Litigation Information

Coroner’s Courts and Civil Claims

The Firstaidform© system for documenting casualties has just been made available to first responders or others giving first aid at incidents. It is a comprehensive and flexible system. It should be a great help to anyone assisting an injured or ill person as a check list of aspects to be checked and a method of documenting all things found and done for that casualty.

Unfortunately, apart from the strictly medical aspects, there are some additional factors that also need to be considered.

Naturally, first responders do their best for casualties, using the most modern techniques and procedures. They also keep their training up to date and use equipment properly. Unfortunately, after the event, perhaps even years later, memories of their expert and sympathetic help and kindness will have faded and the organisation the first responder represents or who employed the first responder on the day, may be faced with a coroner’s court or civil claim for damages.

For such a problem to be properly dealt with it is crucial to keep written records. Records must be made, at the time of an incident, clearly identifying what happened, where, what injury or illness was found and what treatment was given or advice offered.

It is also essential to identify who was involved in any treatment, relevant times, location of injured/ill person and where they were sent. Last, but by no means least, it is vital that any record made is permanent and that it is filed away securely as a definitive record.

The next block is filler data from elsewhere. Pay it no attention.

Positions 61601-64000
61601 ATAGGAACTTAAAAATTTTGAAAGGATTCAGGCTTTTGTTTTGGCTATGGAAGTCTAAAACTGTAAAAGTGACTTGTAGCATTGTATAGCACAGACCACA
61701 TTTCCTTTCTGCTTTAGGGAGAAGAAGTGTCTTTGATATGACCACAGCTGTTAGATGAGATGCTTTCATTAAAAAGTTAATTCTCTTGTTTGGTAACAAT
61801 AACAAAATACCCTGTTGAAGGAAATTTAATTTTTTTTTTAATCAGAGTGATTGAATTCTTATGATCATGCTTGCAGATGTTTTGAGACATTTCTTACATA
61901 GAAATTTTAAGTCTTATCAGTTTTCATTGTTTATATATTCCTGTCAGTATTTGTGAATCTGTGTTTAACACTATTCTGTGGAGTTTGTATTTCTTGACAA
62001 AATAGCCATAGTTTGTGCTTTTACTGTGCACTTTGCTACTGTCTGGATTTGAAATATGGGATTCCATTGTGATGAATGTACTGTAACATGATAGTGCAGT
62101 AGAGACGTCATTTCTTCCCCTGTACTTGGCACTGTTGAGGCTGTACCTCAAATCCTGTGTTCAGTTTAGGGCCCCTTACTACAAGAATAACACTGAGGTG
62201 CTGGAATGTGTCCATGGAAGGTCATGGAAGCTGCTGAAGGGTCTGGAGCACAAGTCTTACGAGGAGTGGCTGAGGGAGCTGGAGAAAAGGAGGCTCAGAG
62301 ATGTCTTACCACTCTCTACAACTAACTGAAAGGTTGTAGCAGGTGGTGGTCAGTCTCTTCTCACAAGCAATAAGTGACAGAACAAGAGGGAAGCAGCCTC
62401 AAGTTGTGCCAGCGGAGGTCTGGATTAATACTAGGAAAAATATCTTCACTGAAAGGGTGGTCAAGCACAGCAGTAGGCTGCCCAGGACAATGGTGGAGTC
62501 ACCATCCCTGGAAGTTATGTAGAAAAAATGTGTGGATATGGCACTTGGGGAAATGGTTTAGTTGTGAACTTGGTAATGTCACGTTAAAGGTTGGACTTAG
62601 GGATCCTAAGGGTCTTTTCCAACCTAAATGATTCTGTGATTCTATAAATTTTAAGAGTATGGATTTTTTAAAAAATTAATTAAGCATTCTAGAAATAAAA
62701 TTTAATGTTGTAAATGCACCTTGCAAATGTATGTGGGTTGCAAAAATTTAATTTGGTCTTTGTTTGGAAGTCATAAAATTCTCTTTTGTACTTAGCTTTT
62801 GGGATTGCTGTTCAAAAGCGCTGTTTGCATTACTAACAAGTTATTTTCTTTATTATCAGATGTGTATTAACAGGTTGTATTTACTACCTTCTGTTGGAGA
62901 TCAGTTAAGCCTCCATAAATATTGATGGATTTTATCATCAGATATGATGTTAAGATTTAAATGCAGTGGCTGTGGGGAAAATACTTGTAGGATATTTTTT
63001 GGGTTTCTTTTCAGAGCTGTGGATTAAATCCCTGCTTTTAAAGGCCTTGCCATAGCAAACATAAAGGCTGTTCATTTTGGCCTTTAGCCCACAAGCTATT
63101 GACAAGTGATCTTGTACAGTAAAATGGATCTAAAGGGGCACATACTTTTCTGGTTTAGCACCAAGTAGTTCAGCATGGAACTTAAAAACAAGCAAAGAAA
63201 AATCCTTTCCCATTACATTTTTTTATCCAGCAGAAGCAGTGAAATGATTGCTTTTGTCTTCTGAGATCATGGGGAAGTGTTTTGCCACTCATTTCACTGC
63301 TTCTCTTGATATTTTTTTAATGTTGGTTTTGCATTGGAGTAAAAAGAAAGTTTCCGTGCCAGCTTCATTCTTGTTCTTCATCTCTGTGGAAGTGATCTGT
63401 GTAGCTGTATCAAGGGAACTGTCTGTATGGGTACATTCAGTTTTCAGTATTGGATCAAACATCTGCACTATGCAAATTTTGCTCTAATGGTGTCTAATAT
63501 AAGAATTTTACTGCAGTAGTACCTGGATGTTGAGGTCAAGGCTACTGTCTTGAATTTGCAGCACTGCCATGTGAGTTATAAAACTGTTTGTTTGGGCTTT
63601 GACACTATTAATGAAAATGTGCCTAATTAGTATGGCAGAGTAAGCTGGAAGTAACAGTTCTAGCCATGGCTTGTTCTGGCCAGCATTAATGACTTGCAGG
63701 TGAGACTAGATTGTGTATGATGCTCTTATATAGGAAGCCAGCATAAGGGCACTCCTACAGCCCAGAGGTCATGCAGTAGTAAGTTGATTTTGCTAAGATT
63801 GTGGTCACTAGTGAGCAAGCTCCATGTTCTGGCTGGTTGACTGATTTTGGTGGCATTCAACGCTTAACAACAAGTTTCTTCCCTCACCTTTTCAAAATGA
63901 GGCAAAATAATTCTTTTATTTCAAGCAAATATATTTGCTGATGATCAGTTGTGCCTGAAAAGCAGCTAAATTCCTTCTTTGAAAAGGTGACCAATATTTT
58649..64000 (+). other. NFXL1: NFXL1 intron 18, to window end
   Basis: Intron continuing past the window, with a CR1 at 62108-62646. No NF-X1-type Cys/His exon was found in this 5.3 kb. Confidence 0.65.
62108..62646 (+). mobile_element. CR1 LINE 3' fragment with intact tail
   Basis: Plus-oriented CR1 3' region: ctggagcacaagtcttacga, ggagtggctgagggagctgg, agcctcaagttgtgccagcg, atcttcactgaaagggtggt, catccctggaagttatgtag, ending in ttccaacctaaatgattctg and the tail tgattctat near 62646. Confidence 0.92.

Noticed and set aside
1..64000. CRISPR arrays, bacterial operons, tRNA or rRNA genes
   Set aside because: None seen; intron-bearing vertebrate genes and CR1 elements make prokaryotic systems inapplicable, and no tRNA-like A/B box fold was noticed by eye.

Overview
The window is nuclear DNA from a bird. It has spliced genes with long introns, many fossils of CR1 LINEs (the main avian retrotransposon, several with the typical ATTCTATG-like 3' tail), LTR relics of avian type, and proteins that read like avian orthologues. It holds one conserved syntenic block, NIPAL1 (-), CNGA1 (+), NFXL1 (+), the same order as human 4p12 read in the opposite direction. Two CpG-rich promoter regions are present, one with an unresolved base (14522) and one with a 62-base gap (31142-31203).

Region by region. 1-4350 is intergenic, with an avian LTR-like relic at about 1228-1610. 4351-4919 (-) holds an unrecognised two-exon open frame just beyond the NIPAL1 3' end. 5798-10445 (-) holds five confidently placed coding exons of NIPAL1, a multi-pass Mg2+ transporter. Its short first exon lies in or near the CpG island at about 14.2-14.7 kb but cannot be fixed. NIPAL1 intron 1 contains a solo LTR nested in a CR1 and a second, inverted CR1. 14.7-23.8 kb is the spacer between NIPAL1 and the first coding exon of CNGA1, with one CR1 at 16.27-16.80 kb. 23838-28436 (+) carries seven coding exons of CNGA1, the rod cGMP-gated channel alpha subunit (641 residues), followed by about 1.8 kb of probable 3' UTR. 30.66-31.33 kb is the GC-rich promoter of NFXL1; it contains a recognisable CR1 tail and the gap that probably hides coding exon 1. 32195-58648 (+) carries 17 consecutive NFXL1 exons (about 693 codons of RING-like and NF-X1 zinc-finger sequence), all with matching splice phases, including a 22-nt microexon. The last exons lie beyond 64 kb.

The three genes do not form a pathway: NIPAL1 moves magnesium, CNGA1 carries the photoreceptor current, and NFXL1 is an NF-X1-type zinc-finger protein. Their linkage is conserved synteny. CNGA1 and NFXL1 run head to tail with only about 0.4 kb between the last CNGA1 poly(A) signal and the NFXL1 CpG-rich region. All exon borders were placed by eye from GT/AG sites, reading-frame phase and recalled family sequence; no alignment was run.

The Firstaidform© is designed as a permanent record. The top copy is kept in the hospital with the patient’s notes and will be filed away in secure storage. The ambulance service, if involved, will be able to keep a copy, plus the employer and the first responder a copy each.

The unique number will enable any coroner’s officer or legal team to access the original Firstaidform© from the hospital records, should that be required at any future stage and link it with those same records kept by the others involved.

In any court case, original records will be required to be produced to substantiate the facts of injuries/illness found, treatment given and persons involved. Records kept only in a first aid book may be found inadequate to properly defend a case. The cost of a lost case could be substantial. In a coroner’s court, the organisation may be faced with serious criticism if, by inadequate record keeping, the court is unable to determine the exact identity of the victim, continuity of care and/or cause of death.

Organisations/First Responders should be prepared for any future coroner’s court or litigant, by using Firstaidform© as the most comprehensive, medically validated and permanent record of what was found and done with that casualty on the day.